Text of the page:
Submersible Robot Glider Crosses Atlantic
|Doug Webb designed the Slocum Electric glider, of which the Scarlet Knight is the latest version. Courtesy of Rutgers|
The first submersible robot glider to cross the Atlantic made its formal entrance into the port of Baiona. Spain’s minister of development, Jose Blanco, formally handed the glider over to an American delegation led by Richard Spinrad, assistant administrator for oceanic and atmospheric research at the National Oceanic and Atmospheric Administration. Jerry Miller, senior policy analyst in the White House Office of Science and Technology Policy, and Dean Robert M. Goodman of Rutgers’ School of Environmental and Biological Sciences, were also part of the delegation, and made brief remarks.
Spinrad told a gathering in the harbormaster’s building that he had challenged Scott Glenn, professor of marine science in the Institute of Marine and Coastal Sciences, to send a glider across the ocean in 2006. “Of course, I must admit that I made that challenge over a couple of bottles of wine in Lithuania,” Spinrad said, referring to a meeting during an academic conference in that country. “But I have another challenge now: to send a glider on a circumnavigation. And I’m sober now.”
A few minutes later, Goodman said, “On behalf of my colleagues, the guys and gals who have to pull this off, we accept your challenge.”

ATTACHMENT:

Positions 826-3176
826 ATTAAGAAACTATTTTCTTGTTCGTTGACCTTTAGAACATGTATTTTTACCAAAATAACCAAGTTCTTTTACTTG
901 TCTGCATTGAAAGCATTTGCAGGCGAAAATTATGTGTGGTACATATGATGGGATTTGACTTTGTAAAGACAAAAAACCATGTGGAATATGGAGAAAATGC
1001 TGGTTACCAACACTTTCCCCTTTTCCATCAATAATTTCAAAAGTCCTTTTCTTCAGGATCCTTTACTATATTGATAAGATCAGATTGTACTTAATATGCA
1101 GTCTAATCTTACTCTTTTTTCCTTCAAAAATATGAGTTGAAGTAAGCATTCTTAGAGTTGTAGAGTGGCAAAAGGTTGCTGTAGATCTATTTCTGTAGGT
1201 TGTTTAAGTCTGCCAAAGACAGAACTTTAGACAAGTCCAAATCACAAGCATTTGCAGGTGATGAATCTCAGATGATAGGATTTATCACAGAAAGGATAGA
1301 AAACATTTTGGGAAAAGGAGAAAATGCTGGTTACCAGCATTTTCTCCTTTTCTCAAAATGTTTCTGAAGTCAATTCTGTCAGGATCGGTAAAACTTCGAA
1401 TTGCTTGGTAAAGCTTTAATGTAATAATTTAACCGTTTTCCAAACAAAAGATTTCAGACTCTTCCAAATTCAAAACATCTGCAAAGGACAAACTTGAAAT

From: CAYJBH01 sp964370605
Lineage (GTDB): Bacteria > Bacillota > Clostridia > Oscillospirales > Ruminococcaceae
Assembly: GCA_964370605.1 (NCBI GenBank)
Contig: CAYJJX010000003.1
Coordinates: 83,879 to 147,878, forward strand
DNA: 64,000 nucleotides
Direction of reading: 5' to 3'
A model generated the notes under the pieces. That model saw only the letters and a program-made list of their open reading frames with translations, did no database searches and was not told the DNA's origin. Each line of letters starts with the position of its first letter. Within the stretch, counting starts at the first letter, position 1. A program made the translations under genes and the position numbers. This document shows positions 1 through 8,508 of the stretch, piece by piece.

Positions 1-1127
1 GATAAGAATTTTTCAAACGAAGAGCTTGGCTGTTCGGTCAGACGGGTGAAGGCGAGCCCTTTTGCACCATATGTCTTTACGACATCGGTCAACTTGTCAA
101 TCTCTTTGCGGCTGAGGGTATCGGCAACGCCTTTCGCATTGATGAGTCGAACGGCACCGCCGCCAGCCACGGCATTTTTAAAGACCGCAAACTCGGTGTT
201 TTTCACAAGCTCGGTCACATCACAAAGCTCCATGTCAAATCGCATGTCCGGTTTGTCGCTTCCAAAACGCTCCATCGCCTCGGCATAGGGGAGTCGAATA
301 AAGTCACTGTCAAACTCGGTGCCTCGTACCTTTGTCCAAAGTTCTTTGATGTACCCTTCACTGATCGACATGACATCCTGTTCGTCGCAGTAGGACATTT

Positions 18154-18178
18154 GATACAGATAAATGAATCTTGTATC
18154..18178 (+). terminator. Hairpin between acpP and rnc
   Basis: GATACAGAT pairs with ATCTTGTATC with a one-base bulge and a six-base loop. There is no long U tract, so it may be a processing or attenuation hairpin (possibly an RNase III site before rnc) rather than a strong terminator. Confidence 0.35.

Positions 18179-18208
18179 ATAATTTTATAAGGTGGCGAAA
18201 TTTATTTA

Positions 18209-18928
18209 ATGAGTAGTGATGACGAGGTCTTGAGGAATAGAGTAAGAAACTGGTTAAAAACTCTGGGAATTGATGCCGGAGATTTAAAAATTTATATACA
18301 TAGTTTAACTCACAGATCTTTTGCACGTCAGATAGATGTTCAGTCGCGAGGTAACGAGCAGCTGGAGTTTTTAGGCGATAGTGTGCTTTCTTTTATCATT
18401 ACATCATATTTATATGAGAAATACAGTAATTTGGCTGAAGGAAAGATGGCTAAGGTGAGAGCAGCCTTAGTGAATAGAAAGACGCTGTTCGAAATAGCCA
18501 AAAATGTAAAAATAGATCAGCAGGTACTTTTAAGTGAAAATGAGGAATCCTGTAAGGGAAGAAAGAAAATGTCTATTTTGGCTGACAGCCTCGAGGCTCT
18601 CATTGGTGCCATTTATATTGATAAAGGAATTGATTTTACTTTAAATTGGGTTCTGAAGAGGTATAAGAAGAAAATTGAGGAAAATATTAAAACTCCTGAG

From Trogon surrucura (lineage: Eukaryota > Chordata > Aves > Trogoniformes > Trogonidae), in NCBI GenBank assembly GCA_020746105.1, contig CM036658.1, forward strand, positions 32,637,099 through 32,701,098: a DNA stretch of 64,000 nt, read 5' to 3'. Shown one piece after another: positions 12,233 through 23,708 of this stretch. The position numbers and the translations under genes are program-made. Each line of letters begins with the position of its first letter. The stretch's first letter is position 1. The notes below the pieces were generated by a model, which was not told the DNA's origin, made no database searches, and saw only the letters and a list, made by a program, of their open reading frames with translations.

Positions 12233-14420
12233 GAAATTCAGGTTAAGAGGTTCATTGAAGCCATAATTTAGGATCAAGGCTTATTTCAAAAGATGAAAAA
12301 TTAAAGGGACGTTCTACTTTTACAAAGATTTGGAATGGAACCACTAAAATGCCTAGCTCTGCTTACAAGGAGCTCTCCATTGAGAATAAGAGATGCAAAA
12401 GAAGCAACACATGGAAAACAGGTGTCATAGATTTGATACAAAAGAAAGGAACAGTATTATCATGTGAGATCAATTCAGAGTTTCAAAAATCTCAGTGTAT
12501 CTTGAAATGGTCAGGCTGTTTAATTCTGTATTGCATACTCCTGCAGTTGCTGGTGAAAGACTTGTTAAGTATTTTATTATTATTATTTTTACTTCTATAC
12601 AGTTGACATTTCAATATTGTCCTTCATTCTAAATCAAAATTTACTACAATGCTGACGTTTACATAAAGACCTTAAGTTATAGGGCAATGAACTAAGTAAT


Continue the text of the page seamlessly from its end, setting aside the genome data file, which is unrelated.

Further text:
Miller stated in his remarks, “It is especially gratifying that this craft — which is sharing with the world everything it learned on its historic voyage — is the epitome of the kind of transparency the Obama administration is committed to, in the firm belief that the best way for all of us to move ahead is to share information for the common good of all mankind.”
Baiona, a resort town of 11,000 in Galicia, is where the Pinta, one of Columbus’s ships, made landfall at the end of the explorer’s first voyage to America. It was, thus, the first town in the Old World to hear about the New World. A replica of the Pinta is docked at the municipal pier here. A replica of the submersible, know as the Scarlet Knight, now resides in the harbormaster’s building and will eventually be part of a maritime museum.
Mayor Jesus Vasquez Almuina said the Scarlet Knight was as important to his town as the Pinta, and New Jersey was as important to Baiona as any part of the New World. “Baiona and New Jersey will be linked forever after this moment,” the mayor said.
Among the honored guests was Doug Webb, a founder of Webb Research, now Teledyne-Webb Research. He designed the Slocum Electric glider, of which the Scarlet Knight is the latest version.